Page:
I do know the big dipper when I see it, and a long time ago I saw the Southern Cross on a continent far away. I assume the brightest star I see so often in the south is either Alpha Centauri or Vega, but I really don’t care one way or the other. I’m not going there, not teaching astronomy, and I’m not trying to impress anyone at all. I did take an astronomy class in college, and on one cold night we took a powerful telescope to a hillside and took turns scanning the sky. When it was my turn I said, “This is out of focus; it’s all fuzzy,” to which the professor looked and exclaimed, “Holy Cow, you found a nebula!” He then told me I didn’t discover one but I did point the telescope toward a fuzzy patch someone else had discovered. Still, I’m not unromantic—I wasn’t oblivious to the idea that I was staring deep into space, across billions of years ago toward eternities from now.

I can’t wait for clear nights at home when we can see stars in the darkness across the bay or the river, but what I enjoy looking at the most is the moon. I never tire of staring at the craters, especially when it is a half-moon, which makes the craters so much easier to see than when the moon is full. My son will point the telescope toward Saturn’s rings or Jupiter’s moons and I’ll say, “Yeah, nice, now let’s look at our moon again.” He always obliges, but I understand why it isn’t as important to him as it is me.

In the late sixties I was just another kid like so many caught up in the space race, following the Apollo missions as they came close to the moon, orbiting it, sending back images of its surface. I had a brown jacket with a NASA patch sewed on the sleeve and an American flag on the other. I knew every aspect of space travel—the speed needed to exit the earth’s gravitational pull, how the Saturn V rocket was built, the space inside, the Space outside, the purpose of each mission, and the names of every single astronaut.

I turned nine in July of ’69 and we just moved into our new home. I remember my sister sitting on the floor and I joined her as we watched Walter Cronkite dictate the actions of Neil Armstrong and Buzz Aldrin while Michael Collins orbited above them. The next evening, I remember going outside and looking up at the sky, knowing they were up there and wanting more than anything to go there someday. We then lived in a world where we had walked on the moon. Incredible. It was the first serious ambition I remember; I wanted to train at NASA and be an astronaut. Of course. It wasn’t because I liked the science—my brother is the scientist in the family. No, it was because I liked the ambition of it all, the pursuit of something seemingly impossible, literally otherworldly.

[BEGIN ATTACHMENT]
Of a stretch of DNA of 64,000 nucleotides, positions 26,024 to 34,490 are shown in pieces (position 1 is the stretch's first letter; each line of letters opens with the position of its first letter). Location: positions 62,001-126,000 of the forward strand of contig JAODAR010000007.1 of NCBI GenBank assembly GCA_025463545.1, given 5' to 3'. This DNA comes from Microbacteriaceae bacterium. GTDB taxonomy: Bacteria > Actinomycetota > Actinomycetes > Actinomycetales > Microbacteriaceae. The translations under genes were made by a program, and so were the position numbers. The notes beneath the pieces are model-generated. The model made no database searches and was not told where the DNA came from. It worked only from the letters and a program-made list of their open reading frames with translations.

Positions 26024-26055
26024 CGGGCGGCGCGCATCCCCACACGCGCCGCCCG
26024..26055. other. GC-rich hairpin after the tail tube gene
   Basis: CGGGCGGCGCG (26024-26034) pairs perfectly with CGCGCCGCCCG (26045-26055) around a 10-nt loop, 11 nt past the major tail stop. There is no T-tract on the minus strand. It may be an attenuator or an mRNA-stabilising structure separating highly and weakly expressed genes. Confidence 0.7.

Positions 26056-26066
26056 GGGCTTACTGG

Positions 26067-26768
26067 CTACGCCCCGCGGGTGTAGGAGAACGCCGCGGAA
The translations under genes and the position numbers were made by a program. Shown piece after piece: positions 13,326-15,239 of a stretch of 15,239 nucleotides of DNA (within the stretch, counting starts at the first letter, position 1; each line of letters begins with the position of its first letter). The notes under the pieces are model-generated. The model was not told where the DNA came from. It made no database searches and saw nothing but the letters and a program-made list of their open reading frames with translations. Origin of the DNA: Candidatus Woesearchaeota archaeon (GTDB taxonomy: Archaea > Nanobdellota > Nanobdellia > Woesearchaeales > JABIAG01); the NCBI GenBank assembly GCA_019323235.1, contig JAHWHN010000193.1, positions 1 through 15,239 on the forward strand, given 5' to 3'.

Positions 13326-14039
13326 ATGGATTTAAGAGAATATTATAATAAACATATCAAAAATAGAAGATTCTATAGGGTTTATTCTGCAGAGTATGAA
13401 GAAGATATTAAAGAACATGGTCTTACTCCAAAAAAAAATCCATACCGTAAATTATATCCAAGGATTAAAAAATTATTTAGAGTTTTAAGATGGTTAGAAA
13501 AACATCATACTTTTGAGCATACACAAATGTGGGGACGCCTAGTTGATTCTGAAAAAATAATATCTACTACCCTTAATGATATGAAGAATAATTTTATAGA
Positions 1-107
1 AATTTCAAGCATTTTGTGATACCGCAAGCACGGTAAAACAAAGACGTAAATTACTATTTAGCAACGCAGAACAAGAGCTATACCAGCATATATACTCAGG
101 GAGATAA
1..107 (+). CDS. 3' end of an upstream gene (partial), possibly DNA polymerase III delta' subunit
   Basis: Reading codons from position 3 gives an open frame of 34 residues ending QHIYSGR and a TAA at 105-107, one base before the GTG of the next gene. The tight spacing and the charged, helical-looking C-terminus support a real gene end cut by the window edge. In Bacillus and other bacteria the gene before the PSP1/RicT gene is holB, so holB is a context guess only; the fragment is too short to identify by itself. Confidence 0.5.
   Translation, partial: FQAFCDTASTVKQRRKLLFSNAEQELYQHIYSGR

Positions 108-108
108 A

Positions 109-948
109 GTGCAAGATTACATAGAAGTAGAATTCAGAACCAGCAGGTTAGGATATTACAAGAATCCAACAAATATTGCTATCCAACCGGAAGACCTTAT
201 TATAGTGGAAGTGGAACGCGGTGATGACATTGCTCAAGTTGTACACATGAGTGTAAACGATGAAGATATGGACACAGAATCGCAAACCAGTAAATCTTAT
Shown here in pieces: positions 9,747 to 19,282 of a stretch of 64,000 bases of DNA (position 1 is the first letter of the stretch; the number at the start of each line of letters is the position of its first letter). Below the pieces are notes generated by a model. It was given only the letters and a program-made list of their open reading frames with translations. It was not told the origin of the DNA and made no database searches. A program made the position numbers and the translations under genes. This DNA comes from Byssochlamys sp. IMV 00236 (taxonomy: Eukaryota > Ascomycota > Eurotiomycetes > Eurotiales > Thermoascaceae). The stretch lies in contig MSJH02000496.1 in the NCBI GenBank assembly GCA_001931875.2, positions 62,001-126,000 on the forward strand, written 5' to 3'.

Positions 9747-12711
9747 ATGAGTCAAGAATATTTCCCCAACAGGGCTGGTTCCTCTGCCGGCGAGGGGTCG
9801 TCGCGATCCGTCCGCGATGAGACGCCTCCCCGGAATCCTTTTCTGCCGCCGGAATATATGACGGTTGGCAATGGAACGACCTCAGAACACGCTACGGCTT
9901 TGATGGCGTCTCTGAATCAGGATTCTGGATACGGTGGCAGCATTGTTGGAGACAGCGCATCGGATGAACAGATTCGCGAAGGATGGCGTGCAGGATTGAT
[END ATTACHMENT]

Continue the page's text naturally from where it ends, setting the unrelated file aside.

Even at nine it meant to me that despite the turmoil of the sixties we kept our eye on the ball and refused to believe we could not achieve Kennedy’s decree. I am not sure the succeeding generations have a comparable ambition, at least not one as grand. Mars? Someday. Not yet.

So we go out and look at the stars and the full moon, and whenever I do I have hope again, despite the problems with the Russians (like in ’69), or bad race relations (like in ’69), or protests on campuses (like in ’69). It seems we have lost that spark, just a bit, and that’s okay for people like me who had that time, had that foundation of combining dreams with plans, ambitions with determination, like NASA did when I was young. But I wonder what the nine-year-old’s today turn to for that lesson of hope, that example of integrity and focus. What field do children’s fathers bring them to just before sundown to sit on lawn chairs and wait for what happens? An empty field has the potential of the sum of all possibility.

Humanity needs something larger than itself to shoot for. We can over-focus on tragedies and deceptions, leaving us the impression that today’s headlines are the beginning and ending of our existence. In the midst of such madness, striving toward an almost impossible ambition provides the perspective necessary to keep moving forward, to keep hope, to keep enough integrity to recognize we can do better than this. The greatest minds combined in the history of humanity have not yet figured it all out; but the pursuit itself has always been their purpose. We have focused too close to home, aiming merely to achieve; what a disappointing ambition. Perhaps we don’t spend enough time outside, where all desire begins, where all hope is born. 

Maybe too many people think everything’s already been discovered. I’m sure others felt like that every step of the way from the Dark Ages through the Renaissance. And for the record, it wasn’t Galileo who first mapped the moon after seeing it through his telescope. That inaccurate historical note goes to Englishman Thomas Harriot who mapped the moon in July of 1609 several months before Galileo; 360 years nearly to the day before my sister and I sat on the floor and watched Neil Armstrong step down onto the lunar surface.